WSU, state must consider all options for debt crisis

Senate Bill 6029 pushes for Student Loan Advocate, but won’t solve the debt crisis



Robert Clarke, associate director of student success initiatives and communication, discusses the depth of the student loan debt problem in Washington and how students can learn more about their options.

LUKE HUDSON, Evergreen columnist

State Attorney General Bob Ferguson’s plan to strengthen lending regulations and establish a permanent student loan advocate is a step in the right direction, but more needs to be done to support borrowers at WSU.

Senate Bill 6029 would create a permanent student loan advocate position to help students make better decisions regarding their own financial situation, and tighten regulations on lenders.tate Attorney General Bob Ferguson’s plan to strengthen lending regulations and establish a permanent student loan advocate is a step in the right direction, but more needs to be done to support borrowers at WSU.

In terms of cost to the state, according to the fiscal note summary of the bill, enacting these policies will cost around $536,000, with only $95,000 coming directly from the state. This cost is likely to increase, however, when the final draft of the fiscal summary is released after estimates made by the Student Achievement Council are added.

“I think it’s a good thing,” said Robert Clarke, WSU associate director of student success initiatives and communications. “I think it’s a resource for borrowers. The important piece is addressing the problems that can happen with student debt. That position will help, but I think more has to happen to address that.”

In addition to managing divisions that provide legal counsel on the issues of criminal justice, agriculture and public counsel, the legal team of the attorney general also maintains two separate divisions for WSU and UW.

According to the attorney general’s webpage, WSU has been provided with five attorneys and two professional staff. This works out to about one staff person for every 5,000 students and faculty. However, the UW division is made up of 16 attorneys and 10 professional staff. Despite having a combined student and faculty population of less than double WSU’s, they have more than double its professional staff.

If the goal of Senate Bill 6029 is to support all students in Washington, then the legal resources for each school ought to be proportional. One position will surely help, but it will not be enough to ensure that borrowers from every school are protected from the dangers of student loans.

“There’s not an easy solution or it would already exist,” Clarke said. “I am not suggesting that I have all the answers. I think that it’s a complicated situation. Part of it comes into play about decisions that students are making so we want to make sure that they’re as informed as they can be.”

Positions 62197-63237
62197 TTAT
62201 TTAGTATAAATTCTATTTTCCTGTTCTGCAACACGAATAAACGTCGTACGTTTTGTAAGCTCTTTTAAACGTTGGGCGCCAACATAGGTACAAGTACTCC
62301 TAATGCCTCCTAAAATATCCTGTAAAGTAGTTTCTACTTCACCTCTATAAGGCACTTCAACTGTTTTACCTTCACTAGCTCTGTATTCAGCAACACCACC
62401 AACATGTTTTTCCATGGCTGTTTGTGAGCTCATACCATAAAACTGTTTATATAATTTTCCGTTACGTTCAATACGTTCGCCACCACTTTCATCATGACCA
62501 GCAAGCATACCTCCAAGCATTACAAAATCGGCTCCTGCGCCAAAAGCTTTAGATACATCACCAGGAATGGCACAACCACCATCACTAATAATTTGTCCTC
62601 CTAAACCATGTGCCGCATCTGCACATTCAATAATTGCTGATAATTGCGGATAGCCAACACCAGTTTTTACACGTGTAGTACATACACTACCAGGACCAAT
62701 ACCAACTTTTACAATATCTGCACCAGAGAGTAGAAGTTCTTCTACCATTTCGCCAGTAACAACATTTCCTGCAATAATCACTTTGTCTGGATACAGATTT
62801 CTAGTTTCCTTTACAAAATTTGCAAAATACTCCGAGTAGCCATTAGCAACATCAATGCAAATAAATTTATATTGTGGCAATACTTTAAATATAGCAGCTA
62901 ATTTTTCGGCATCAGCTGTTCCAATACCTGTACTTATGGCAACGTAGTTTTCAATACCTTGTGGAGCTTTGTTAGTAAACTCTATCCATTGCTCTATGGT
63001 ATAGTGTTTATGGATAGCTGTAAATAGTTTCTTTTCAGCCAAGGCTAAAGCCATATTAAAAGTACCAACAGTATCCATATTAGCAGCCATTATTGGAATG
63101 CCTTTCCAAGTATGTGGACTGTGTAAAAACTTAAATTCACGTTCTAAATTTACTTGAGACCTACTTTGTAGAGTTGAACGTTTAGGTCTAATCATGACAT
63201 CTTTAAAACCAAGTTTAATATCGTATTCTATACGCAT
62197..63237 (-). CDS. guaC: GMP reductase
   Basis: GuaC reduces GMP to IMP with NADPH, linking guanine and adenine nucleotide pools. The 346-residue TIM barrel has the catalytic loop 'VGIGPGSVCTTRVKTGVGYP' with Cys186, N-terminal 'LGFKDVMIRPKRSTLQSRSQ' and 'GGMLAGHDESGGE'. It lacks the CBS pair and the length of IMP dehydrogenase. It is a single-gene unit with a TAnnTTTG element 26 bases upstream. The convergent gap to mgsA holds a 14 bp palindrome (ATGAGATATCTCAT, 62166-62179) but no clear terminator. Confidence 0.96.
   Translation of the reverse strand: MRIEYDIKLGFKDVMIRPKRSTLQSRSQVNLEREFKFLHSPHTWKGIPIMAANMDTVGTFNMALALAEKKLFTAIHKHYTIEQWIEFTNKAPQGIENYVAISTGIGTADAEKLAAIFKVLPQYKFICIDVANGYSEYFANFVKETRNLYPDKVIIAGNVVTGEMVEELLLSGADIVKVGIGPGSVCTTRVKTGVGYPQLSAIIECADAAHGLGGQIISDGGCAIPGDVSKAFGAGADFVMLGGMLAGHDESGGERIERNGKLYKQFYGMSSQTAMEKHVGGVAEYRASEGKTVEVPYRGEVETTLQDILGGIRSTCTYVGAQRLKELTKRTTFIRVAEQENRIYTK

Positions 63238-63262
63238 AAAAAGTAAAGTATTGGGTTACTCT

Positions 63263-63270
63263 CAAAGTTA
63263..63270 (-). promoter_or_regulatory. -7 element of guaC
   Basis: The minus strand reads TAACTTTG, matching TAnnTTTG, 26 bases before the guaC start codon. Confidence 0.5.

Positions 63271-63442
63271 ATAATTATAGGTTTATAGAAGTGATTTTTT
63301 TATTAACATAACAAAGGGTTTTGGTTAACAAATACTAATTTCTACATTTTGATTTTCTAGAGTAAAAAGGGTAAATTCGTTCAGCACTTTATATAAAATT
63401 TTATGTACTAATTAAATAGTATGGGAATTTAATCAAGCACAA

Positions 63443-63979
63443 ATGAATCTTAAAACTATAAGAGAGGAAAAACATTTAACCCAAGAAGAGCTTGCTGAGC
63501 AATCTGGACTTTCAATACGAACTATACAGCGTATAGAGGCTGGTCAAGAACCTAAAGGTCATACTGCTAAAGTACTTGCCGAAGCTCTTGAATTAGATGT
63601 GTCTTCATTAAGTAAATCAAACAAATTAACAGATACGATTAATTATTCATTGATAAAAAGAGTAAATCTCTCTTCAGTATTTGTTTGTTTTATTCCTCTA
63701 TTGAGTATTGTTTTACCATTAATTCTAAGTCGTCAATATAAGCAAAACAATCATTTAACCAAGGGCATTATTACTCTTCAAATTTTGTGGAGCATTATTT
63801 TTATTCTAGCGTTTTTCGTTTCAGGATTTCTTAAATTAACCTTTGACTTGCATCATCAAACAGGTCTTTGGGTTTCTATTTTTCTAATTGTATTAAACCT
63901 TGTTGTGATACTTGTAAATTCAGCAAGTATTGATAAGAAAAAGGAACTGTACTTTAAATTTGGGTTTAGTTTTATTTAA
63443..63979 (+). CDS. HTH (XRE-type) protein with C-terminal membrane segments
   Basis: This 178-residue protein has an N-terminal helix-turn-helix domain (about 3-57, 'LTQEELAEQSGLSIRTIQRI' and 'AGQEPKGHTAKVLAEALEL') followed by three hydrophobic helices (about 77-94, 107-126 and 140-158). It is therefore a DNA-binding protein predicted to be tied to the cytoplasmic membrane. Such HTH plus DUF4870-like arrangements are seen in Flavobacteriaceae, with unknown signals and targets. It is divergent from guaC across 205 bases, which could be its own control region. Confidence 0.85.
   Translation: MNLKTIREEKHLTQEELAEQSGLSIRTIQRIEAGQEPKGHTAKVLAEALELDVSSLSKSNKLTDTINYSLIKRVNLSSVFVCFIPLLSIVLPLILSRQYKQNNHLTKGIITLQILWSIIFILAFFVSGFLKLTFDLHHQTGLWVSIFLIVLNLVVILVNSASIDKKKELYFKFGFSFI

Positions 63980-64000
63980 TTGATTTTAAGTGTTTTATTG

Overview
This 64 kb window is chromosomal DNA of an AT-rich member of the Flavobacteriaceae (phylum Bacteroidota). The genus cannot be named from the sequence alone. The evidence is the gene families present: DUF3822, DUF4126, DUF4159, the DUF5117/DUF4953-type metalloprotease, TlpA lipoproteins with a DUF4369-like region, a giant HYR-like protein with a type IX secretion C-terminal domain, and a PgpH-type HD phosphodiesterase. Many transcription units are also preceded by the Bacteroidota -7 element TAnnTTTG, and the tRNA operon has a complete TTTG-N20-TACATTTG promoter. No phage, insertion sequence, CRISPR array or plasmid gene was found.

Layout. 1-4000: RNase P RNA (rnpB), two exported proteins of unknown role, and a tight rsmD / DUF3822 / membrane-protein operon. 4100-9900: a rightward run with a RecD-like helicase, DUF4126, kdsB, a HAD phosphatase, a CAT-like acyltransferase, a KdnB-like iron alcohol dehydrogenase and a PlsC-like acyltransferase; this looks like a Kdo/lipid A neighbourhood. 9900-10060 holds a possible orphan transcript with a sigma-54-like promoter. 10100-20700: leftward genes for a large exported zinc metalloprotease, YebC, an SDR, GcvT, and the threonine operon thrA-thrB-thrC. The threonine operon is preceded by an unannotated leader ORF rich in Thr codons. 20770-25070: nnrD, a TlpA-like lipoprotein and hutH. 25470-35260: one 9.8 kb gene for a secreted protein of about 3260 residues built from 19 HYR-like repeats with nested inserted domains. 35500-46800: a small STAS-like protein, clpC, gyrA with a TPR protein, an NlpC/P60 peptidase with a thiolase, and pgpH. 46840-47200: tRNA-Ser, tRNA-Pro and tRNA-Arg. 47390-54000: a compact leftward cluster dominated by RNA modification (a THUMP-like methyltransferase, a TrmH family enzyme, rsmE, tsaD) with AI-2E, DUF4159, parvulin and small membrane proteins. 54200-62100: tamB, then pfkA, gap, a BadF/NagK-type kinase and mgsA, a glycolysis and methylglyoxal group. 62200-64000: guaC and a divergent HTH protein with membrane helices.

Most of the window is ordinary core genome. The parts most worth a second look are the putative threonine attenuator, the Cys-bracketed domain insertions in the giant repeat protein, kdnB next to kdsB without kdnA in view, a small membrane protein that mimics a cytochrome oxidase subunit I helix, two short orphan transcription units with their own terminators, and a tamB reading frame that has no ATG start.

Clarke characterized a major part of the problem of unsustainable student loan debt as a deficiency in students’ knowledge about financial aid resources. Figuring out what loan is right for the unique circumstances of each student requires a keen understanding of loan policy and one’s own situation. This can only be gained through education.

“About half of all first-year students in the U.S. seriously underestimate how much student debt they have,” according to the Brookings Institution’s Brown Center on Education Policy, “and less than one-third provide an accurate estimate within a reasonable margin of error.”

As of 2016, over 800,000 Washington students have an average of $24,000 in debt. This adds up to a total of $24 billion in student loan debt. To put that in context, this means that collectively, students owe more than half of what Washington spends on its total state budget, which is $43.7 billion.

WSU utilizes the national program SALT, along with other resources, to make information more accessible for students to use when they are making decisions about loans.

These proposed solutions of debt relief are only temporary fixes for a growing problem. In order to resolve this issue, a concerted effort from state lawmakers, students and even the national government is necessary.

Debt bailouts and state or federally funded college may be long-term resolutions for the debt crisis, but making such sweeping change requires bipartisan support and a dedication to protecting the interests of future generations.

We’re on the right track, but more can be done for students at WSU and across the country.